More than 1.3M Michiganders are battling hunger

Assembling backpacks of food for students to take home in Flint, Mich. | Kathleen Payton/Food Bank of Eastern Michigan, Creative Commons

Thanksgiving is known as a time for large family dinners and excessive amounts of leftovers, but for families struggling with food insecurity, the holiday can add an extra burden. 

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The U.S. Department of Agriculture (USDA) defines food insecurity as “a lack of consistent access to enough food for an active, healthy lifestyle.”

Almost 14% of Michigan’s residents  — roughly 1.3 million — struggle with food insecurity, according to data from Feeding America, a Chicago-based nonprofit that partners with hundreds of food banks nationwide.

In Michigan, 19 counties have a food insecurity rate of 15% or more of the population. 

The counties are: Gogebic, Houghton, Baraga, Schoolcraft, Luce, Mackinac, Chippewa, Cheboygan, Muskegon, Lake, Mecosta, Isabella, Clare, Roscommon, Saginaw, Genesee, Ingram, Berrien and Wayne. 

Food insecurity in Michigan | Feeding America graphic

Nalee Xiong, a marketing and communications specialist at the Greater Lansing Food Bank, said that just because a family is struggling with food insecurity does not mean the family lives in poverty. In fact, 28% of Michigan’s residents who have a hard time accessing food make more money than what would qualify them for Supplemental Nutrition Assistance Program (SNAP) benefits.

“Most of the people who we serve are the everyday, average people who are doing all the right things. They’re going to work and they’re paying the bills they need to pay, but maybe their paycheck just isn’t covering it that week or month,” Xiong said. “And that does not necessarily mean they live in poverty or fall below that line. They’re making enough to not receive funds from the government, but just not enough to provide for their families.”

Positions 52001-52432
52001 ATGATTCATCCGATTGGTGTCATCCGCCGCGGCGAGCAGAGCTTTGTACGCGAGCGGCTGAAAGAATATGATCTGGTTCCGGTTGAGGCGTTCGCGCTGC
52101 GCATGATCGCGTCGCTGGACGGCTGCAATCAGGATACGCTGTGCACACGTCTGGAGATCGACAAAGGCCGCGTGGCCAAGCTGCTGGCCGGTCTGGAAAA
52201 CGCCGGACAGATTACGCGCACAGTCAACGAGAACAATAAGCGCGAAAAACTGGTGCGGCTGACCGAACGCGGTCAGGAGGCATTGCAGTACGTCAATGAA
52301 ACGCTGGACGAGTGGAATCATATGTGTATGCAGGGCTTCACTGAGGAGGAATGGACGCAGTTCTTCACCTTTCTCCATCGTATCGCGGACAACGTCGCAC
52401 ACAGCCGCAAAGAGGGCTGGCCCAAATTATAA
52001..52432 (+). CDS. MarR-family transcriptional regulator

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Xiong said that the Greater Lansing Food Bank does not turn any person away, regardless of salary. But, she also said that the food banks can’t serve all the people they would like to help because resources run low throughout the year. 

Around Thanksgiving and Christmas, food and monetary donations at the Greater Lansing Food Bank are at their highest. But Xiong said it’s spring and summer when food banks and their partners need the most help to build food kits for students when school isn’t in session.

“We really need food and monetary donations throughout the entire year,” Xiong said. “We fight hunger every day of the year.” 

Allison Donahue
Allison Donahue covers education, women's issues, LGBTQ issues and immigration. Previously, she was a suburbs reporter at the St. Cloud Times in St. Cloud, Minn., covering local education and government. As a graduate of Grand Valley State University, she has previous experience as a freelance researcher for USA Today and an intern with WOOD TV-8. When she is away from her desk, she spends her time going to concerts, comedy shows or getting lost on hikes in different places around the world.